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Authors: Mariucci, M. T.* 
Pierdominici, S.* 
Florindo, F.* 
Marra, F.* 
Montone, P.* 
Title: First Results From the Scientific Drilling at Colli Albani Volcanic Area (Italy)
Issue Date: 11-Dec-2006
Keywords: scientific drilling
down-hole logs
structural analysis
physical properties of rocks
Subject Classification04. Solid Earth::04.08. Volcanology::04.08.99. General or miscellaneous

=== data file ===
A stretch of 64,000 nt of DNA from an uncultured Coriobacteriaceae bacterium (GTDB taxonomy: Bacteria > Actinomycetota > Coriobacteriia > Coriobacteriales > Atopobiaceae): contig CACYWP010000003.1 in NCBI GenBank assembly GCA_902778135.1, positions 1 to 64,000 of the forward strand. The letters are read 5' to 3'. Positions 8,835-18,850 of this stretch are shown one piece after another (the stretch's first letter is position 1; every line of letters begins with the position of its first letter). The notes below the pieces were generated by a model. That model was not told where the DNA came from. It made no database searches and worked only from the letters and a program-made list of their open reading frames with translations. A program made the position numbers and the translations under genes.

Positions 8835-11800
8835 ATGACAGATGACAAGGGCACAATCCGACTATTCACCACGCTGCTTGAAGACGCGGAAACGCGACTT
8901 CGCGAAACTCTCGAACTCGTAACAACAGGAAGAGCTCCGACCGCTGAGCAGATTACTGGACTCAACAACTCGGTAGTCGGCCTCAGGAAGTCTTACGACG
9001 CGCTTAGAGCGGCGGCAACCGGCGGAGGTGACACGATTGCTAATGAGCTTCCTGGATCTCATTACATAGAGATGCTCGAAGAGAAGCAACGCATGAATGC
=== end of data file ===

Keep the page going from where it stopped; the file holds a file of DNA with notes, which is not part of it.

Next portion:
Abstract: For the first time in Italy, a borehole was drilled SE of Rome in the Colli Albani volcanic district for scientific purposes. The 350m borehole contributes to understand the structure and the dynamics of the shallow crust in the Quaternary volcanic complex now quiescent, characterizing the rock units and defining the present stress field and its evolution in recent times. The borehole will host a broad-band seismometer for good seismicity records in a very urbanized area. We present the preliminary results of borehole data analysis and the ongoing researches. The well is located in the most interesting area of the volcanic complex where: 1) most seismic swarms occur; 2) geodetic and satellite investigations determined an ongoing uplift; 3) gas (CO2 and H2S) concentration in water is high; 4) local tectonics is peculiar and 5) stress data lack. Wireline drilling produced a complete stratigraphic record of the volcanic units down to the sedimentary basement. Biostratigraphic analysis are performed for a complete reconstruction of sedimentary sequence. Down-hole logs were carried out such as: gamma-ray, resistivity, sonic, borehole televiewer, caliper and magnetic susceptibility. Due to the shallow depth the whole logs are compared with cores. The Gamma-Ray provides a clear characterization of volcanic units and the definition of the intervals that most contribute to radioactivity. Resistivity and Sonic logs give a major definition of the different units and their characters. Caliper log and BHTV supply data (breakouts, fractures and faults) from which we interpret the main tectonic features and the present-day stress. Moreover a detailed magnetic susceptibility analysis is performed on shale samples. The blow-out occurred in the deeper sandy unit, allowed to sample deep fluids, that are now being analysed and will contribute to better understand the complex fluid flow. Mechanical analysis at high pressure and temperature are planned to understand the behavior of the volcanic rocks. Dynamic tests on Pliocene clays will determine parameters useful for the local seismic response; the result will be joined to the sonic log and volcanic laboratory measurements (Vp/Vs), providing data on real seismic behavior of these units.
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